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Check bony prominences and areas under the brace or jacket for skin breakdown. Aggressive physical and occupational therapy early in the acute phase may be beneficial to the patient's overall rehabilitation. Joint range-of-motion exercises prevent contractures and severe muscle wasting. Some patients may require splints for the upper and lower extremities to prevent flexion contractures and footdrop.

Prevent urinary tract infections by instituting an intermittent catheterization protocol early. Protocols vary, but most begin with catheterizing every 4 hours. Monitor the residual urine volume; when it is less than 400 mL, catheterization can be done every 6 hours. Record the amount of urine voided and the postvoid residuals. As the amount of residual volume decreases, increase the time intervals between catheterizations. Before catheterization, assist the patient in emptying the bladder by Crede's method or by gently tapping or percussing the bladder. Establish bowel continence early in the acute phase.

When the patient is eating by mouth or is being tube fed, administer stool softeners as ordered. If the patient has not had a bowel movement, administer bisocodyl (Dulcolax) suppository. If the patient is NPO (nothing by mouth), administer bisocodyl every other night. Digital stimulation is used in conjunction with the bowel program. Adequate fluid volume status is important for a successful bowel and bladder program.

Provide diversionary activities to help pass the time. Arrange for the patient or family to consult with a clinical nurse specialist, chaplain, or social worker to assist in coping with anxiety and stress, if it is deemed necessary. If the patient has little hope for recovery, consider speaking with the family about donating the patient's organs, if appropriate.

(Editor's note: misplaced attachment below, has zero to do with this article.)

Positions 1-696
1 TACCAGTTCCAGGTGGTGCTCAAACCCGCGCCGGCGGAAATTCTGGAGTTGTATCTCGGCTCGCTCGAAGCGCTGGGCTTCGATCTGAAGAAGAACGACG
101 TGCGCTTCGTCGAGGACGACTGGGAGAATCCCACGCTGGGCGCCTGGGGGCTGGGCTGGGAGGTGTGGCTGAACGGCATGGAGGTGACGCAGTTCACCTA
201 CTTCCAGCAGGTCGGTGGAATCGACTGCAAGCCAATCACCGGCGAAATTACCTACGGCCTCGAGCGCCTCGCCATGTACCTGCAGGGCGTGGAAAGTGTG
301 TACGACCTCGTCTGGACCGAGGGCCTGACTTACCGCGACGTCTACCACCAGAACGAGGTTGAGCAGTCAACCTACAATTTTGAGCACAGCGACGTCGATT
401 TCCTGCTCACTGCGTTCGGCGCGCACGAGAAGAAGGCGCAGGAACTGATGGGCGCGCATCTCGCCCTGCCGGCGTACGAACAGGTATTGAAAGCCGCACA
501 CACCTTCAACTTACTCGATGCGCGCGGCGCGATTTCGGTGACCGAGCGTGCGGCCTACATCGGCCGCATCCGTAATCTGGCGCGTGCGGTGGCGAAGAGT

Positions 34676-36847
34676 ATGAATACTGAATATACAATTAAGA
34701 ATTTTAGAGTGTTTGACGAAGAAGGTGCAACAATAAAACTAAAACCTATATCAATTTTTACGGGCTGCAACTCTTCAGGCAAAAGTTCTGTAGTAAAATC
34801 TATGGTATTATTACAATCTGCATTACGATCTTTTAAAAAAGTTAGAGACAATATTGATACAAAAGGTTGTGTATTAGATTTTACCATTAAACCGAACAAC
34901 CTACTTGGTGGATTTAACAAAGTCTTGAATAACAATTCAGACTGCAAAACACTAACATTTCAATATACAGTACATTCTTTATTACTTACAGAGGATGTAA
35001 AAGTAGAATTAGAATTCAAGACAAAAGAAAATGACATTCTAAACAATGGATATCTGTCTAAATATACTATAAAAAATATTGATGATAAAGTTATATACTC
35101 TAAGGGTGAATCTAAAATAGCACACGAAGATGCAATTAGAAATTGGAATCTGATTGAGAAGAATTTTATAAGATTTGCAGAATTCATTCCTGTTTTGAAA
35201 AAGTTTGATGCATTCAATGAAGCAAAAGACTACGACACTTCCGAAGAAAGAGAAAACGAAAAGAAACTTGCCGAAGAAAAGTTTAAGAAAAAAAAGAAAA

If the patient is scheduled for discharge, teach the patient and family about the recommended activity level and rehabilitative exercises. Explain how to recognize the signs and symptoms of infection or a deteriorating level of consciousness. Instruct the patient and family in the name, dosage, action, and potential adverse effects of all prescribed medications. Show them the proper care for wounds and lacerations. Make sure the patient and family are aware of the schedule for follow-up medical care.

• Physical findings: Vital signs, hemodynamic parameters, urinary output, tidal volumes, vital capacity, level of consciousness

• Presence of complications: Pulmonary infections, urinary tract infection, deep vein thrombosis, alterations in skin integrity, autonomic dysreflexia

• Presence of bowel and bladder continence

Encourage the patient to participate in therapies. Instruct the patient to communicate any abnormalities that are recognized. Explain the use of compression stockings as prescribed, with correct application. Teach the patient to maintain the bowel and bladder program. Verify that the patient and family understand the causes and symptoms of autonomic dysreflexia. Be sure the patient understands any medication prescribed. Verify that the patient and family have demonstrated safe use of all assistive devices: wheelchair, transfers, adaptive feeding equipment, and toileting practices. Review with the patient and family all follow-up appointments that are arranged. Verify that all at-home arrangements have been completed.

Constipation Prescription

Constipation Prescription

Did you ever think feeling angry and irritable could be a symptom of constipation? A horrible fullness and pressing sharp pains against the bladders can’t help but affect your mood. Sometimes you just want everyone to leave you alone and sleep to escape the pain. It is virtually impossible to be constipated and keep a sunny disposition. Follow the steps in this guide to alleviate constipation and lead a happier healthy life.

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